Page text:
pin protrudes beyond the rear face of the slide, when the front face of the slide is.fully home. In automatic fire, it is the safety sear which releases the hammer and thus causes the shot to be fired, because the trigger sear is not in action in this case, except for the first shot of each burst of fire. In semi-automatic fire, it is the trigger sear which finally releases the hammer, after it has first been released by the safety sear; the mechanism has been so designed that the trigger must be released, then pressed again, to permit the following shot to be fired (see 4 below). 4. CHANGE LEVER The lever arm can occupy one of the three following positions: a) An uppermost position “5” when the rifle is at safe: in this position, if the trigger is pressed, it is impossible to fire because the rounded part of the change lever arm is over the trigger platform, preventing it from rising to engage the tail of the sear. b) A front position “A”, which sets the mechanism at automatic fire: before firing the rear tip of the trigger is now so positioned in relation to the deeper bent in the change lever axis that pressing the trigger causes the sear to pivot upwords: the nose of the sear is consequently disengaged from the hammer bent and firing takes place. In addition, the nose of the trigger sear has been swung downwards so that it cannot contact the hammer, which is controlled by the safety sear only, so long as the trigger is not released; OS firing depends on the safety sear, this frees 9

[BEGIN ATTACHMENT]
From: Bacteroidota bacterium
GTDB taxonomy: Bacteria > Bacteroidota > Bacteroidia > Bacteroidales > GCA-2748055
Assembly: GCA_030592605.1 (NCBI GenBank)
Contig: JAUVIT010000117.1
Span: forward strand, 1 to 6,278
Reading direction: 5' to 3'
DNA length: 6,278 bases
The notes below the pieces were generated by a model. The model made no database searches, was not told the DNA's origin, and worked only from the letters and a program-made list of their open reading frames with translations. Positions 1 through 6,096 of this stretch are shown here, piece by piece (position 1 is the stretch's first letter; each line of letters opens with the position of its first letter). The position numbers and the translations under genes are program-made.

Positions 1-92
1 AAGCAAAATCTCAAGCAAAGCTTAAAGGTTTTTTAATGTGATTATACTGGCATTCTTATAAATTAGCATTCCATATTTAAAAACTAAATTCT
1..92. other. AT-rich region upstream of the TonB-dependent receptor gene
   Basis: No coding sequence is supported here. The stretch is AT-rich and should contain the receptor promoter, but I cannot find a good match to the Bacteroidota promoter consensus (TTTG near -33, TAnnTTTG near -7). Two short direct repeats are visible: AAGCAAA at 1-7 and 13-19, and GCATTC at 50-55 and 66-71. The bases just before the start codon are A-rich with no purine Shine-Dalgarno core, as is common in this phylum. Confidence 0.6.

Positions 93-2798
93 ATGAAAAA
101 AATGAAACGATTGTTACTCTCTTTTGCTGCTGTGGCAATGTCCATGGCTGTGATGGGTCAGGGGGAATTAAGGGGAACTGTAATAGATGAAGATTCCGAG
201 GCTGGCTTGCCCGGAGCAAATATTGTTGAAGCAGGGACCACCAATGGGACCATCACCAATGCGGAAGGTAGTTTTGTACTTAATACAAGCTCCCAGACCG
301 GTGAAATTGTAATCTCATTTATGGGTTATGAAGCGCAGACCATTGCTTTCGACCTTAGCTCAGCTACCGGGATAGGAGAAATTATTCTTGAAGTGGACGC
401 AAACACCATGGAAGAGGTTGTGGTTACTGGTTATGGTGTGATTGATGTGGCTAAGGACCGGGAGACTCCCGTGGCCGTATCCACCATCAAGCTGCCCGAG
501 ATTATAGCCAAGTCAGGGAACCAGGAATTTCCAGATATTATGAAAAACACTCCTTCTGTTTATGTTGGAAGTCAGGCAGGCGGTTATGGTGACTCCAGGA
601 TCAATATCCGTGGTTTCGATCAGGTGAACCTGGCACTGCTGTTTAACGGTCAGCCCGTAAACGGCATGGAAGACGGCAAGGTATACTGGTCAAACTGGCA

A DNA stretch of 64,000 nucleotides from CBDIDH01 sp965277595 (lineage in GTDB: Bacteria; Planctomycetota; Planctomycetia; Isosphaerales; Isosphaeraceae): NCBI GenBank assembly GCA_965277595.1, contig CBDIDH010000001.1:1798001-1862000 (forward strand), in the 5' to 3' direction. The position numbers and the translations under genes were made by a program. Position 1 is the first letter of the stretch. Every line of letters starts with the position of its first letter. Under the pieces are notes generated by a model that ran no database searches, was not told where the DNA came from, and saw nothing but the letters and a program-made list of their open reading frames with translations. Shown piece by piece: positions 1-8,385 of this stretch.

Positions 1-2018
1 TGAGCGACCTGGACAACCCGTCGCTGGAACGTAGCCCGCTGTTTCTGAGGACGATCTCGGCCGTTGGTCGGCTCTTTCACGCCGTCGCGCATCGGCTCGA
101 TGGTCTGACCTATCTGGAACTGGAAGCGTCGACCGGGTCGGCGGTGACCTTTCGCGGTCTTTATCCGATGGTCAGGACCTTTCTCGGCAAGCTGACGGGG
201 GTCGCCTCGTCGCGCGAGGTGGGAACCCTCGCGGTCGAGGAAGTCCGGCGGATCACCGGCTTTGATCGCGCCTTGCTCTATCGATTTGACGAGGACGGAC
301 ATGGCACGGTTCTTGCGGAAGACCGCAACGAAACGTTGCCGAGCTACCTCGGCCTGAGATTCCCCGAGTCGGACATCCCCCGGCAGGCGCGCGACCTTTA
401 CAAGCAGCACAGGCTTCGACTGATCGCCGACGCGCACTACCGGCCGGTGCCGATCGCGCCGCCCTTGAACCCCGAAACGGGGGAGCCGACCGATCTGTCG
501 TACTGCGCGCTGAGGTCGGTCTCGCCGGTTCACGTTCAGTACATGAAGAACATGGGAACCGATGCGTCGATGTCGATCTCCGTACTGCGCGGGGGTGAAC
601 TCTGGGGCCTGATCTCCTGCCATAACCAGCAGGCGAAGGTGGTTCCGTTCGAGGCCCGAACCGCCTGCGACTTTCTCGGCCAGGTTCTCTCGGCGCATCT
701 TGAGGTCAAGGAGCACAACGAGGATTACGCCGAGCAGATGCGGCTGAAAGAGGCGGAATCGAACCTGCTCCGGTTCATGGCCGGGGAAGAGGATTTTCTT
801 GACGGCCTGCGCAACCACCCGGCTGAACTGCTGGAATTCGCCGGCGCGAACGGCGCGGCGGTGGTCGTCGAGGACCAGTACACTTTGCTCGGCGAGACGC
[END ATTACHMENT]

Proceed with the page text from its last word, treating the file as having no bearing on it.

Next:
the hammer each time the mechanism closes after the breech is completely locked: firing is automatic, When the firer releases the trigger, the nose of the sear rises, catches hold of the hammer, which then pushes the sear slightly to the rear; this positions the tail of the sear over the heel of the trigger and the mechanism is then cocked, ready to fire the next burst. c) A rear position “R”, which sets the mechonism at semi-automatic (single shot); the rear tip of the trigger is now against a shallower bent in the change lever than in position “A”, pressing the trigger therefore pivots the sear to a lesser degree so that after the first shot has been fired, the hammer will be caught by the sear. This moves slightly forward under the action of its spring and is thus placed in front of the heel of the trigger, i.e. no longer in contact. Firing another cartridge is therefore impossible if pressure on the trigger is maintained. To continue firing, the trigger must be released; when this is done, the hammer turns slightly under action of its spring; OS it is in contact with the sear, it pushes the sear towards the rear so that the tail of the sear comes over the heel of the trigger; pressure on the trigger will now fire the second shot, and so on. Note : If automatic fire is not required, the change lever can be removed and another change lever fitted with indent for semi-automatic fire only, i.e. with 2 instead of 3 settings. Any soldier can easily make this substitution.